At the close of the Civil War in 1865, the United States was still primarily a rural and agricultural society. Business was conducted in local or regional markets by family farms, and small firms were owned and operated by single individuals or small groups of partners. The scale of production was modest, consumption for most was limited to little beyond life’s necessities, and, among white Americans, wealth, with some notable exceptions, was distributed without great gaps separating rich from poor. But by 1890, huge manufacturing corporations employing a succession of revolutionary new machines and processes had begun to create the modern American economy of mass production and consumption. Millions of farm workers had left the countryside for the cities to labor for the new industrial giants, and vast quantities of material wealth were being produced by American businesses and consumed by ordinary people across the country. With these rapid economic changes came an array of new conditions and problems that alarmed and confused Americans of the time: unprecedented disparities in the distribution of newly created wealth; the transformation of previously independent, entrepreneurial artisans and merchants into wage‐earning workers in large, hierarchical organizations; a growing industrial proletariat increasingly composed of immigrants crowded into urban slums; and the disproportionate, often corrupting influence of wealthy industrialists in the political system. The political reaction provoked by these economic and social changes in the years between 1890 and the First World War defines the Progressive Era, a quarter century of reform in which Americans attempted to adjust their traditional system of political economy to the new realities of the industrial age.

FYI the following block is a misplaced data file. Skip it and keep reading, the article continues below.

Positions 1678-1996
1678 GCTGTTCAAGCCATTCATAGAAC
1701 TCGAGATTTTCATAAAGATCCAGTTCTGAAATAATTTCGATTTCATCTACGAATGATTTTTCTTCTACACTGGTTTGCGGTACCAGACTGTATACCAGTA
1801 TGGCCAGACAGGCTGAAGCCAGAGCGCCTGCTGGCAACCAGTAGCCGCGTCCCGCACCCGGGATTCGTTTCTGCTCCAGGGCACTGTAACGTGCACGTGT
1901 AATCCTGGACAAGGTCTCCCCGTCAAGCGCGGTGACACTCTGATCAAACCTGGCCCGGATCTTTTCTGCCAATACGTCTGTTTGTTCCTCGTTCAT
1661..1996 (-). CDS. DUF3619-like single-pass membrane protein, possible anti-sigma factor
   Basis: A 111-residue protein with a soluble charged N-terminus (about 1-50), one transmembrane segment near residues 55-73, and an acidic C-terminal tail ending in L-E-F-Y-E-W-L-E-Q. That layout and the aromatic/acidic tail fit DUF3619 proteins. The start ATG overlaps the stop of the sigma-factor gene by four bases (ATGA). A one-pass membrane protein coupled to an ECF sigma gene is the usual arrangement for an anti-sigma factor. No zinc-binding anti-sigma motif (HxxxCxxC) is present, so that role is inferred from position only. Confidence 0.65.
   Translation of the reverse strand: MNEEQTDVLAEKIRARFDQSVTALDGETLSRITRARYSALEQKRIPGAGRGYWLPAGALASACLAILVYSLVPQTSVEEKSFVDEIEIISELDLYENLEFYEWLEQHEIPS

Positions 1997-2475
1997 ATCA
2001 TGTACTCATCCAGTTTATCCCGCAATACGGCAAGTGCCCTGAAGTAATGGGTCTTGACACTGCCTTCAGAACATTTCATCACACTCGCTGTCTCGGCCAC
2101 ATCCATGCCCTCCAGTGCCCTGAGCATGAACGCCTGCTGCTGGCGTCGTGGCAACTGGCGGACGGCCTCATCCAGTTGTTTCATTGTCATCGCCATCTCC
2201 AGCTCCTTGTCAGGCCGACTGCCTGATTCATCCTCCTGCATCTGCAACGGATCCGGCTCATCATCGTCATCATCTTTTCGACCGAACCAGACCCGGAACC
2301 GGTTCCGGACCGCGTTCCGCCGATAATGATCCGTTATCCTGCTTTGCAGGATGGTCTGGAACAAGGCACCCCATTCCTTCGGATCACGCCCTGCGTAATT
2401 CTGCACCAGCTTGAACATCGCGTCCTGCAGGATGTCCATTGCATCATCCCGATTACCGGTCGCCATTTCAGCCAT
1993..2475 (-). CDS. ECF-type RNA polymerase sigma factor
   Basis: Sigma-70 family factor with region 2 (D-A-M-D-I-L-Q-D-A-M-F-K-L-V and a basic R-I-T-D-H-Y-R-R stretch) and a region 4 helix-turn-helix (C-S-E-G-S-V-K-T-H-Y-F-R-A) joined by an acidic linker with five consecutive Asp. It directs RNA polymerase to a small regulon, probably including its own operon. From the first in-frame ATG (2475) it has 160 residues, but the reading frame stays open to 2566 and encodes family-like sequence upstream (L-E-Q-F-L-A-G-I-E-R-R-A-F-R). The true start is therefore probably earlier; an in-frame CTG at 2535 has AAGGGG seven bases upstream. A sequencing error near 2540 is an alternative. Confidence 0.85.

The first and most important of these reforms was the Sherman Act, passed in 1890 in the midst of an impassioned national debate over whether and how government should be used to rein in the trusts, as the huge corporations came to be called. Some, pointing to the ever lower cost at which the trusts could produce enormous quantities of goods, argued that they were the inevitable outcome of technological progress and should be allowed to grow as large as necessary to efficiently meet the demand of consumers in the market. Others cited the growing market power accumulated by the trusts as they swallowed smaller firms, the deadening effects of hierarchical corporate planning on individual autonomy and initiative, the closing of entrepreneurial opportunity in now highly capital‐intensive industries, and the corruption bred by the infusion of great private wealth into democratic politics, and called for strict government regulation or the outright destruction of firms that had grown too big. Unable to reconcile these sharply divergent positions that ushered in an array of different policies, Congress avoided resolving the issue by passing a terse, vague statute that made the restraint or monopolizing of commerce a criminal offense and leaving it to the federal courts to decide what this actually meant, thus placing in the hands of the courts the task of defining what American policy toward the trusts was to be. After more than 20 years of uncertain interpretation, during which both positions had their moments in the judicial sun and the nation endured a major economic depression and a wave of industrial consolidation, in 1911 the Supreme Court at last decided in favor of large companies only if their size was a function of fair competition. In dismantling John D. Rockefeller’s Standard Oil Company because of its “unreasonable” competitive behavior, the Court held that the mere size or market power of a corporation, no matter how great, would not violate the Sherman Act unless, like Standard Oil’s, it was achieved through unfair or abusive means. This ruling was the pivotal political outcome of the Progressive Era; once the decision for efficient wealth creation in large, hierarchical firms had been made, all that remained was to create the political machinery needed to administer the policy and ameliorate the harsher economic and social consequences of large‐scale industrial organization.